The word “boardgames”, conjures images of Monopoly, Snakes and Ladders. It’s not unlike the way many people associate “spaghetti bolognese” with Italian food. A popularised favourite often epitomises our definition, and contains familiar thematic flavours. Hopefully you’ll be enticed to try something new next time you sit down at the family dinner table.
Monopoly typifies traditional boardgames, entering the public consciousness in a way few games have been able to emulate. But development of boardgames games certainly didn’t stop in the 1930s. There was Dungeons & Dragons in the 1970s, Wargames in the 1980s, the boom of Collectible Card Games in the 1990s, followed by the Eurogames explosion in the late 1990s and early 2000s. While videogames have continued to grow and change since their inception, so to have tabletop games, the encapsulating umbrella term that collectivises the full gamut of games. Limited only by imagination and physical components, the shapes, sizes and varieties of tabletop games are infinite.
The fundamental ingredients of a tabletop game (dice, miniatures, a board, rules, those tiny pencils) allow us to take conventions and components that feel familiar, and explore further afield. But as with trying anything new, it’s sometimes challenging to know where to start. To make it easier to roll your first new dice, I wanted to share some common genres of tabletop games, hopefully enticing you to try something different when looking for your next game to play.
You might have heard of games like Settlers of Catan, Puerto Rico or Carcassone, rising to popularity in the mid 1990s. Accessible and emphasising ease of play, it’s clear to see why they gained traction. Eurogames celebrate non-direct confrontation with other players, and limited player elimination. That means everyone is in the game, and in the running for victory until the very last turn.
Mechanics are the primary focus of this genre, with clear victory conditions, and a defined duration of play often set by a limited number of turns. That means it’s easy to play a game, determine a winner, then get straight into another round. However, themes can be abstract which can put some new players off.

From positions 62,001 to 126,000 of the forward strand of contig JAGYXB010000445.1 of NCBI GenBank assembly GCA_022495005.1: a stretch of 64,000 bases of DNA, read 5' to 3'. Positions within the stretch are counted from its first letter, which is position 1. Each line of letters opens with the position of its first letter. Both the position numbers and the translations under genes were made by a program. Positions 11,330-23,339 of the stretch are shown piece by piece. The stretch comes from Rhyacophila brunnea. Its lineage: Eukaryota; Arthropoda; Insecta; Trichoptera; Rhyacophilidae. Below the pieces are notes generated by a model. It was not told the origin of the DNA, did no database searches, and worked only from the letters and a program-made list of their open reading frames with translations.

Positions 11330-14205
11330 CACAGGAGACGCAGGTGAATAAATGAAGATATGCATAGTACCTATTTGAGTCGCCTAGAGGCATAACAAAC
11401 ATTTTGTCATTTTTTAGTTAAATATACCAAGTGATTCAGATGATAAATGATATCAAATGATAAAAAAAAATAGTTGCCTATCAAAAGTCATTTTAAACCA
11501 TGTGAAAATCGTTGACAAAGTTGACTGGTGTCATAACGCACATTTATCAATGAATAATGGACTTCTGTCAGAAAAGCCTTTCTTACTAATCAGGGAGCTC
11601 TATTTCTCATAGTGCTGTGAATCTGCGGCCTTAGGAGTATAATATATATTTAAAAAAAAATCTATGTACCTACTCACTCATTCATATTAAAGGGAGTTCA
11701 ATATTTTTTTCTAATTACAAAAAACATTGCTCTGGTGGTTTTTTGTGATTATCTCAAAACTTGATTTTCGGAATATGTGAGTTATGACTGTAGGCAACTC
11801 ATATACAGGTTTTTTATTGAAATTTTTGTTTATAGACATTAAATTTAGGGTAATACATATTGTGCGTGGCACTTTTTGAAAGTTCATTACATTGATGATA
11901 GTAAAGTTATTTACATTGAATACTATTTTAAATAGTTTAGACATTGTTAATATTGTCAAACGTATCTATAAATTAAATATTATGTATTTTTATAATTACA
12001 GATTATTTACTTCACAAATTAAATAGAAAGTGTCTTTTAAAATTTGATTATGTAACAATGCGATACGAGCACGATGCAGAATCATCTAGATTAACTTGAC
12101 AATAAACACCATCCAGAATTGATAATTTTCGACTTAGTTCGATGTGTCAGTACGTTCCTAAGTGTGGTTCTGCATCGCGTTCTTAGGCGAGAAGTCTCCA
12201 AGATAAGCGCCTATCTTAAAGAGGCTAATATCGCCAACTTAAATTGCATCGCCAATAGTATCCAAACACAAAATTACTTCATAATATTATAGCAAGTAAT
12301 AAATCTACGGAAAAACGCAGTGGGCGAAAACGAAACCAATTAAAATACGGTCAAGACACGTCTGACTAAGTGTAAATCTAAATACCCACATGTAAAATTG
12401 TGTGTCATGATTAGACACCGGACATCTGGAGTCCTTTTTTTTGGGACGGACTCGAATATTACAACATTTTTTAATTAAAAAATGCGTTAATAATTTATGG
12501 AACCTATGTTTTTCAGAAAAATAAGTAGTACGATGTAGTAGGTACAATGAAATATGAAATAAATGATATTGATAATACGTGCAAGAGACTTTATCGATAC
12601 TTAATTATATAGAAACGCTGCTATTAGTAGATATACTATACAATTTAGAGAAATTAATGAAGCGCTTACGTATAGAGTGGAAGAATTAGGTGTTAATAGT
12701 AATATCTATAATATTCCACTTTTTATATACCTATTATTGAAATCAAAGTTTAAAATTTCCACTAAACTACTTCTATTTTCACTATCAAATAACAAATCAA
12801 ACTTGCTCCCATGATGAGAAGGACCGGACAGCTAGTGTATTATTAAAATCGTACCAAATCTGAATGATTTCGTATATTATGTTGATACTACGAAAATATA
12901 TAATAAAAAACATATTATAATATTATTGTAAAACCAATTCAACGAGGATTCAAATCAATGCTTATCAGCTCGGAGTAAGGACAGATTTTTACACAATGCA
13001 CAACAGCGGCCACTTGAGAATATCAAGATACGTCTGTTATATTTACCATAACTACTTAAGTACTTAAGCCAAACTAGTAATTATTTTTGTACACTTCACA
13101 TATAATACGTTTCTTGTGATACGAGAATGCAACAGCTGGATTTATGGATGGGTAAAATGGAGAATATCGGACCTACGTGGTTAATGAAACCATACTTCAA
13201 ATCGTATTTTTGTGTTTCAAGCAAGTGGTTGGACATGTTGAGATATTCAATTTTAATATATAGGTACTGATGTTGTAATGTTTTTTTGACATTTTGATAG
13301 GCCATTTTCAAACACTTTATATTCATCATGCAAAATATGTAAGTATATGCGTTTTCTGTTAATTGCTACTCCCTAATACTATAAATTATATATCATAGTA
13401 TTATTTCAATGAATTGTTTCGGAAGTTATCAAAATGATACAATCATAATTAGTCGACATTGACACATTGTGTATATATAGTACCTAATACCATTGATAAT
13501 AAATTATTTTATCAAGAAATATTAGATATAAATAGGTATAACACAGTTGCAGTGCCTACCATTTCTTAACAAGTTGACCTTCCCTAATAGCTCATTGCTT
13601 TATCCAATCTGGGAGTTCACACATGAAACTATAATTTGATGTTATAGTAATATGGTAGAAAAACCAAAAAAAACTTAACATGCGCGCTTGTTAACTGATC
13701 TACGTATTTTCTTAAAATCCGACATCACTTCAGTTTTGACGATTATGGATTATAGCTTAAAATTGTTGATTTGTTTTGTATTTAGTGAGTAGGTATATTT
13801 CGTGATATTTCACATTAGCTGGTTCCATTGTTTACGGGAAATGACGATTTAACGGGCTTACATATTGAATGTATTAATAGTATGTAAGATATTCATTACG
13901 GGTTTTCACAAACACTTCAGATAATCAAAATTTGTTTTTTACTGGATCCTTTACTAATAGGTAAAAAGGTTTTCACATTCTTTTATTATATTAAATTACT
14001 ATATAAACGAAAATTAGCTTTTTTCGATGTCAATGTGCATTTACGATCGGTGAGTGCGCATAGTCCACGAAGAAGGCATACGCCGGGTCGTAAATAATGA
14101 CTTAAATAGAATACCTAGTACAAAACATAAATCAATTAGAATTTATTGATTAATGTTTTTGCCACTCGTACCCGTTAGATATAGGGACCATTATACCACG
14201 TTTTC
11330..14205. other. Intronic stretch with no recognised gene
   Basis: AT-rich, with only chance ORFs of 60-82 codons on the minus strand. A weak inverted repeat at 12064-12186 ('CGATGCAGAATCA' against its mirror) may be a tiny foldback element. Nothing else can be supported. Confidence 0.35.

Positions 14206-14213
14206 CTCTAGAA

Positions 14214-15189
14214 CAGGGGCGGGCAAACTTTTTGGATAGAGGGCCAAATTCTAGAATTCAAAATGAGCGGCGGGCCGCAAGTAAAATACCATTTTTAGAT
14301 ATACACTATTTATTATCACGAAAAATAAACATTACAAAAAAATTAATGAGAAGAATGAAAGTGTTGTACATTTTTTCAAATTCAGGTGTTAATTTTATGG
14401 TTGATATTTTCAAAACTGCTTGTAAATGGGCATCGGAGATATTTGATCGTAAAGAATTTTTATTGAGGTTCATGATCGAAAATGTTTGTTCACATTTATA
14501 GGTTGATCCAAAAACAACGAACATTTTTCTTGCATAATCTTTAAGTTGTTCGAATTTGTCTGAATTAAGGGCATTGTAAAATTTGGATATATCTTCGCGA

Thematic Games (sometimes referred to as “Ameritrash”)
On the other end of the spectrum from Eurogames, this genre focuses on thematic experiences and player interaction. Luck can often play a significant role in this genre. Gameplay can be quite fluid, and rules are less tightly defined while mechanics keep the game moving.
Games like Arkham Horror, or Betrayal at House on the Hill (a great little horror game from 2004) are great examples of this genre. Storytelling is defined by the mechanics and game components, meaning players can experience the narrative together without needing to role play. With a huge variety of different flavours of thematic games available, these can be a great way to get new players into tabletop gaming.
Multiple groups of tabletop experiences lay claim to typifying “wargames”, however they are all unified by a common element; direct player confrontation and elimination is the key. True to its name, games in this genre hold warfare, historical or fictional, as their core.
Within this genre, the three primary subgroups are Tabletop Miniature Games (such as Warhammer), Tabletop Historical Miniature Games (such as De Bellis Multitudinis) and Board Wargames (such as Advanced Sqaud Leader, or Harpoon).
If the perspective feels familiar, strategy videogames including Panzer General or The Operational Art of War are digital examples of this genre.
Role Playing Games
Dungeons & Dragons. The impact this game had on the RPG genre, both in pen-and-paper and videogames is evident. Needless to say “D&D” continues to evolve, and recent challenger Pathfinder, built on the 3.5 version of the Dungeons & Dragons rule system, is currently the most popular RPG on the planet. Some RPGs like D&D and Pathfinder have focused more on the participants ability to role-play, where you become a character and forgo the need for miniatures, dice and boards, the best examples being the wonderful Call of Cthulhu and Burning Wheel.
New players looking for a videogamey dungeon crawling experience should explore the rather epic co-op campaigns of Descent’s 2nd Edition: Journeys In The Dark, or even The D&D Adventure System featuring Wrath of Ashardalon, Castle Ravenloft and The Legend of Drizzt, all offering a procedurally generated dungeon crawler playable solo.
Card Games (Collectible/Trading/Living)
Magic: The Gathering spawned a whole genre of games, and it remains integral to this section of gaming. While many other games have created their own rulesets and identities, most continue to emulate their old master.
Countless Card Games have come and gone over the life of the genre; most forgettable, many atrocious. One notable game, recently been resurrected, is Netrunner. First released in 1996, the game was recently released as Android: Netrunner. With a reputation for balanced gameplay, it was originally developed by the creator of Magic: The Gather, Richard Garfield.
These are a handful of genres to help categorise and defined the myriad types of games. While some players may stick within their preferred genres, there are many games which have blended mechanics and themes from multiple genres into a single box. Games such as Lords of Waterdeep, Friedrich, Twilight Struggle and Neuroshima Hex sit comfortably across genres, and are far better for it.
I hope that this brief introduction will help start you down a path towards cardboard goodness. And I hope that we’ll be able to game together soon.
– Ken Lee